1. their child, including foster child, adult child, legal ward, child for whom the employee is legal guardian or child to whom the employee stands or stood in loco parentis (in place of a parent);
  2. their spouse or registered domestic partner;
  3. their sibling, stepsibling or foster sibling;
  4. their biological, adoptive or foster parent, stepparent or a person who stood in loco parents (in place of a parent) when the employee was a minor child;
  5. their grandchild, foster grandchild or stepgrandchild;
  6. their grandparent or step-grandparent;
  7. a child of a sibling of the employee;
  8. a sibling of the parents of the employee;
  9. a child-in-law or sibling-in-law;
  10. any of the family members listed in 1 through 9 above of an employee’s spouse or registered domestic partner;
  11. any other individual related by blood or whose close association with the employee is the equivalent of a family relationship; and
  12. up to one individual annually designated by the employee.

WHAT ADDITIONAL SICK AND SAFE TIME RESPONSIBILITIES DO EMPLOYERS HAVE?
In addition to providing their employees with one hour of paid leave for every 30 hours worked, up to at least 48 hours each year, employers are required to:

  • include the total number of earned sick and safe time hours accrued and available for use, as well as the total number of earned sick and safe time hours used, on earnings statements provided to employees at the end of each pay period;
  • provide employees with a notice by Jan. 1, 2024 — or at the start of employment, whichever is later — in English and in an employee’s primary language if that is not English, informing them about earned sick and safe time; and
  • include a sick and safe time notice in the employee handbook, if the employer has an employee handbook. The Minnesota Department of Labor and Industry will prepare a uniform employee notice that employers can use and will make it available in the five most common languages spoken in Minnesota.

CURRENT SICK AND SAFE TIME LOCAL ORDINANCES
Earned sick and safe time local ordinances already exist in the cities of Bloomington, Duluth, Minneapolis and St. Paul, Minnesota. When Minnesota’s statewide earned sick and safe time law goes into effect Jan. 1, 2024, employers must follow the most protective law that applies to their employees.

Safe time
To address domestic abuse, sexual assault or stalking

Sick time
For physical or mental health conditions, illness or injury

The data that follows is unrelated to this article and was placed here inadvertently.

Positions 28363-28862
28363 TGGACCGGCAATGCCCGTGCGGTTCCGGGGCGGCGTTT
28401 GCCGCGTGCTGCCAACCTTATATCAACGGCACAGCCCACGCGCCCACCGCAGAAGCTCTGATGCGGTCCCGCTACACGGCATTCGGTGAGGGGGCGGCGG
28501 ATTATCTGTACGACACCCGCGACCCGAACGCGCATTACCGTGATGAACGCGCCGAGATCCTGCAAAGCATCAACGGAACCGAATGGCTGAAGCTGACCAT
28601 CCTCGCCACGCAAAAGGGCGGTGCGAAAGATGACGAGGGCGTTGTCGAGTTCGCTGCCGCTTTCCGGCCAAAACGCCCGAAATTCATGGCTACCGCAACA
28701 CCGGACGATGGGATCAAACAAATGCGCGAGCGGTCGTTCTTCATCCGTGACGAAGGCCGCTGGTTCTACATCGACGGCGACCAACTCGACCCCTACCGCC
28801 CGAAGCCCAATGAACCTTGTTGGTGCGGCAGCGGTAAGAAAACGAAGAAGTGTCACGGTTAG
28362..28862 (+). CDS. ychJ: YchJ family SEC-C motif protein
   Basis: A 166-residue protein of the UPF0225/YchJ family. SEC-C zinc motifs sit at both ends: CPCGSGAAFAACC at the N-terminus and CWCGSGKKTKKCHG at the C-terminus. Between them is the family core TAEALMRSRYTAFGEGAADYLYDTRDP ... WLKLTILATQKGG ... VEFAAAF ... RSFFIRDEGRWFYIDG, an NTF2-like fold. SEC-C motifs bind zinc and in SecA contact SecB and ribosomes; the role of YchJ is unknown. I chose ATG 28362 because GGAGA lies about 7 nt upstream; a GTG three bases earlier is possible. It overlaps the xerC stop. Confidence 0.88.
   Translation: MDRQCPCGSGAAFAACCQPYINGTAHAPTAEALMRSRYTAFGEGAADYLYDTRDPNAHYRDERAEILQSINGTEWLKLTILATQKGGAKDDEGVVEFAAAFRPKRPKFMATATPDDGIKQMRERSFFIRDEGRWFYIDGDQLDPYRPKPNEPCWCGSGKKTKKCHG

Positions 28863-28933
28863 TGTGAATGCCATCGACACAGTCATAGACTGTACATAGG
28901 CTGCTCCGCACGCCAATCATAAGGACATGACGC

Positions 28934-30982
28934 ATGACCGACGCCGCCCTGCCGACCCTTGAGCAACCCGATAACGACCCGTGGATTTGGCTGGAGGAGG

Notice: This is a brief summary of Minnesota law. It is intended as a guide and is not to be considered a substitute for Minnesota Statutes regarding earned sick and safe leave.

Fact sheet:   English, AmharicChineseHmongKarenLaotianOromoSomaliSpanish and Tigrinya

Frequently Asked Questions about Earned Sick and Safe Time (ESST)

Fast Facts

  • Minnesota’s earned sick and safe time (ESST) law goes into effect Jan. 1, 2024.

  • Employers must provide each employee in Minnesota at least one hour of paid sick and safe time for every 30 hours worked, up to at least 48 hours of accrued ESST a year. An employee is anyone who works at least 80 hours in a year for an employer in Minnesota and is not an independent contractor.

  • An employer’s existing leave policy, such as paid time off (PTO), may already fully or partially meet Minnesota’s earned sick and safe time requirements.

  • ESST local ordinances are in effect in the cities of Bloomington, Duluth, Minneapolis and St. Paul, Minnesota, and may differ from the state’s ESST requirements. Employers are responsible for following the ESST requirements most favorable to their employees.

  • The Minnesota Department of Labor and Industry is responsible for enforcing ESST requirements. In addition, affected employees may bring a civil lawsuit to address ESST violations.

Basic Information

What is Minnesota’s earned sick and safe time law?

Effective Jan. 1, 2024, Minnesota’s earned sick and safe time law requires employers to provide paid leave to employees who work in the state. An employee is anyone who works at least 80 hours in a year for an employer in Minnesota, but does not include independent contractors. Temporary and part-time employees are covered under the law.

Employers must provide each employee in Minnesota with one hour of ESST for every 30 hours worked, with the ability to accumulate at least 48 hours of ESST each year. An employer’s existing leave policy, such as PTO, may already meet Minnesota’s ESST requirements.

What can earned sick and safe time be used for?

Employees can use their earned sick and safe time for reasons such as:

  1. the employee’s mental or physical illness, treatment or preventive care;

  2. a family member’s mental or physical illness, treatment or preventive care;

  3. absence due to domestic abuse, sexual assault or stalking of the employee or a family member;

  4. closure of the employee’s workplace due to weather or public emergency or closure of a family member’s school or care facility due to weather or public emergency; and

  5. when determined by a health authority or health care professional that the employee or a family member is at risk of infecting others with a communicable disease.

For which family members can an employee use ESST?

Employees may use earned sick and safe time for the following family members:

  1. their child, including foster child, adult child, legal ward, child for whom the employee is legal guardian or child to whom the employee stands or stood in loco parentis (in place of a parent);

  2. their spouse or registered domestic partner;

  3. their sibling, stepsibling or foster sibling;

  4. their biological, adoptive or foster parent, stepparent or a person who stood in loco parentis (in place of a parent) when the employee was a minor child;

  5. their grandchild, foster grandchild or step-grandchild;